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Protected Bike Lanes Not Always Safer

Designated bike lanes that are separated from vehicle traffic by barriers make cyclists feel safer, but they aren’t always better, says the Insurance Institute for Highway Safety.

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Designated bike lanes that are separated from vehicle traffic by barriers make cyclists feel safer, but they aren’t always better, says the Insurance Institute for Highway Safety.

IIHS says elevated or protected bike lanes over bridges are significantly safer than no lanes. But at street level, cyclists in otherwise protected lanes are constantly exposed to the dangers of cross streets, alleys, driveways and pedestrians.

IIHS points out that other research confirms that crashes may be less severe in areas where cycle paths are separated from through traffic by a curb, landscaping, posts or parked cars.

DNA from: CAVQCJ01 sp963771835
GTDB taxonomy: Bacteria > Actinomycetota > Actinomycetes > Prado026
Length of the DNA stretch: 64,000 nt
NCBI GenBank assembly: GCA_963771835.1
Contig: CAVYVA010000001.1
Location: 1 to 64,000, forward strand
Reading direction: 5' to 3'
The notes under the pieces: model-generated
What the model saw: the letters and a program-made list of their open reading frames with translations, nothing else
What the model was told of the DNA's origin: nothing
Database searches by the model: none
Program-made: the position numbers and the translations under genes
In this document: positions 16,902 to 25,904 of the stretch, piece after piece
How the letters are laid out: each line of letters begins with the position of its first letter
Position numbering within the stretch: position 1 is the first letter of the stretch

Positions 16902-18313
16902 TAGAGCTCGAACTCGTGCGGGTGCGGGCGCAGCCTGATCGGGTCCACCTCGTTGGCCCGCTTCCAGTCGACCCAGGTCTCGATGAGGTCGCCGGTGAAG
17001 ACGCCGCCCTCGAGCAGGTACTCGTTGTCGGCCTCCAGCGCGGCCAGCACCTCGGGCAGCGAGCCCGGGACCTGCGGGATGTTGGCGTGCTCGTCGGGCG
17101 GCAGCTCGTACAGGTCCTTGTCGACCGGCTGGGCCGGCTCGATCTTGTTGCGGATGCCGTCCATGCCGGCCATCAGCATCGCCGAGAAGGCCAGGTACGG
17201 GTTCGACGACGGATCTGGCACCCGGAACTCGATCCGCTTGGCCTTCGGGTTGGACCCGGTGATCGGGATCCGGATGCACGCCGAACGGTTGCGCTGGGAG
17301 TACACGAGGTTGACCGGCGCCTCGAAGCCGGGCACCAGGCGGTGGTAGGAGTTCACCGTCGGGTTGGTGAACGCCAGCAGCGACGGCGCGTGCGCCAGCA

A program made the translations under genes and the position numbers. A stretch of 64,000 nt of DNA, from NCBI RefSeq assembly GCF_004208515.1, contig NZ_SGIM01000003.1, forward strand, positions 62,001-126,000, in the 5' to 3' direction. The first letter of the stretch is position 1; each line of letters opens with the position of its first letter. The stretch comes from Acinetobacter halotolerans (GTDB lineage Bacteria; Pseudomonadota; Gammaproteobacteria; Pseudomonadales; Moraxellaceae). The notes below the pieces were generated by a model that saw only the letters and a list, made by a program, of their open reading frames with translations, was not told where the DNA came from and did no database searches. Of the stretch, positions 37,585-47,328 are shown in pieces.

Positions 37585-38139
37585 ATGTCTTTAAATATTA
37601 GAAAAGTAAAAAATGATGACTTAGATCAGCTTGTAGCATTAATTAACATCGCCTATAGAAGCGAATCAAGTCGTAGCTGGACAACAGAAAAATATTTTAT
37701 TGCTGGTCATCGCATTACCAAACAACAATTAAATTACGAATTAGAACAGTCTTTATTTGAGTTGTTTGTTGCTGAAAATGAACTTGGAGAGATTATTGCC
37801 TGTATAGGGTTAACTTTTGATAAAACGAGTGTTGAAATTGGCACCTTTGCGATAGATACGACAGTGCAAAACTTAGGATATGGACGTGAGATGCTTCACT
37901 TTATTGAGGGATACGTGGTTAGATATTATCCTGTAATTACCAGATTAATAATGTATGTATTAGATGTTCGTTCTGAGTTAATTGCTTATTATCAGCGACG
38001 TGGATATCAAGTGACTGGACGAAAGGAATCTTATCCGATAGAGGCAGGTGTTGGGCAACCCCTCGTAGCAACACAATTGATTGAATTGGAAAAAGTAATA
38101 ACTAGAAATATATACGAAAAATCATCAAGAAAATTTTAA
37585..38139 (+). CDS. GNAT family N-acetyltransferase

The institute’s analysis is based on field work by George Washington University, Oregon Health and Science University and New York University.

IIHS notes most fatal bike crashes occur midblock when cyclists are sharing the roadway with vehicular traffic. With protected bike lanes, most crashes occur at intersections but are at lower speeds and less likely to cause serious injury.

Even so, the institute says conventional unshielded bike lanes on local roads have the lowest crash risk of all options. It theorizes that’s because protected bike lanes are often installed on busier roads that present an inherently higher risk to cyclists.

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